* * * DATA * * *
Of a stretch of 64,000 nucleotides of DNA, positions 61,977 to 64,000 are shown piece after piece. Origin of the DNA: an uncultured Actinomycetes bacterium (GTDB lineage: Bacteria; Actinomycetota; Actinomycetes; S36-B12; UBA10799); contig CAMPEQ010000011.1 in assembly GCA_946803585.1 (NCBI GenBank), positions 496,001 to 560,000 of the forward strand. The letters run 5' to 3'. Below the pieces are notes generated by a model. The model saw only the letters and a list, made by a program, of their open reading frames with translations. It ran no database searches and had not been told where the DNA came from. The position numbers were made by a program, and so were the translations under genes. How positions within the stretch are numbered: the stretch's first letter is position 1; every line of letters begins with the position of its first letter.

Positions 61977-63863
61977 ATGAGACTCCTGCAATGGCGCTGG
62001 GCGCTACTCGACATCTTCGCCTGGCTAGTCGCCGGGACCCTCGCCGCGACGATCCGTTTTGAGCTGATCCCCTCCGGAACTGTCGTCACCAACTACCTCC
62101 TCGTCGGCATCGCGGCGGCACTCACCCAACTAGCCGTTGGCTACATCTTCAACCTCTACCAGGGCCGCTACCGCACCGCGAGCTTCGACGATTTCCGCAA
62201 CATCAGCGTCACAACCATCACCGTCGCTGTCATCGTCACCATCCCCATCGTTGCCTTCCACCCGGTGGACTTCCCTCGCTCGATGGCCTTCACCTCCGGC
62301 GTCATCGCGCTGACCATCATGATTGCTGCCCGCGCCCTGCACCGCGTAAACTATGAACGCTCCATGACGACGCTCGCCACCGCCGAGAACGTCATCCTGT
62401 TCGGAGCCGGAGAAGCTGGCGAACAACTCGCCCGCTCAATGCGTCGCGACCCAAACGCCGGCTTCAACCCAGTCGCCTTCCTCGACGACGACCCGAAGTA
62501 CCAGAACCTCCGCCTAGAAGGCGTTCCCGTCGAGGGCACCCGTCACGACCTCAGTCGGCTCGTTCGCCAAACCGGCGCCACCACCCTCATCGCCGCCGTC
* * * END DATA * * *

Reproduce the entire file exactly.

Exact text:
Of a stretch of 64,000 nucleotides of DNA, positions 61,977 to 64,000 are shown piece after piece. Origin of the DNA: an uncultured Actinomycetes bacterium (GTDB lineage: Bacteria; Actinomycetota; Actinomycetes; S36-B12; UBA10799); contig CAMPEQ010000011.1 in assembly GCA_946803585.1 (NCBI GenBank), positions 496,001 to 560,000 of the forward strand. The letters run 5' to 3'. Below the pieces are notes generated by a model. The model saw only the letters and a list, made by a program, of their open reading frames with translations. It ran no database searches and had not been told where the DNA came from. The position numbers were made by a program, and so were the translations under genes. How positions within the stretch are numbered: the stretch's first letter is position 1; every line of letters begins with the position of its first letter.

Positions 61977-63863
61977 ATGAGACTCCTGCAATGGCGCTGG
62001 GCGCTACTCGACATCTTCGCCTGGCTAGTCGCCGGGACCCTCGCCGCGACGATCCGTTTTGAGCTGATCCCCTCCGGAACTGTCGTCACCAACTACCTCC
62101 TCGTCGGCATCGCGGCGGCACTCACCCAACTAGCCGTTGGCTACATCTTCAACCTCTACCAGGGCCGCTACCGCACCGCGAGCTTCGACGATTTCCGCAA
62201 CATCAGCGTCACAACCATCACCGTCGCTGTCATCGTCACCATCCCCATCGTTGCCTTCCACCCGGTGGACTTCCCTCGCTCGATGGCCTTCACCTCCGGC
62301 GTCATCGCGCTGACCATCATGATTGCTGCCCGCGCCCTGCACCGCGTAAACTATGAACGCTCCATGACGACGCTCGCCACCGCCGAGAACGTCATCCTGT
62401 TCGGAGCCGGAGAAGCTGGCGAACAACTCGCCCGCTCAATGCGTCGCGACCCAAACGCCGGCTTCAACCCAGTCGCCTTCCTCGACGACGACCCGAAGTA
62501 CCAGAACCTCCGCCTAGAAGGCGTTCCCGTCGAGGGCACCCGTCACGACCTCAGTCGGCTCGTTCGCCAAACCGGCGCCACCACCCTCATCGCCGCCGTC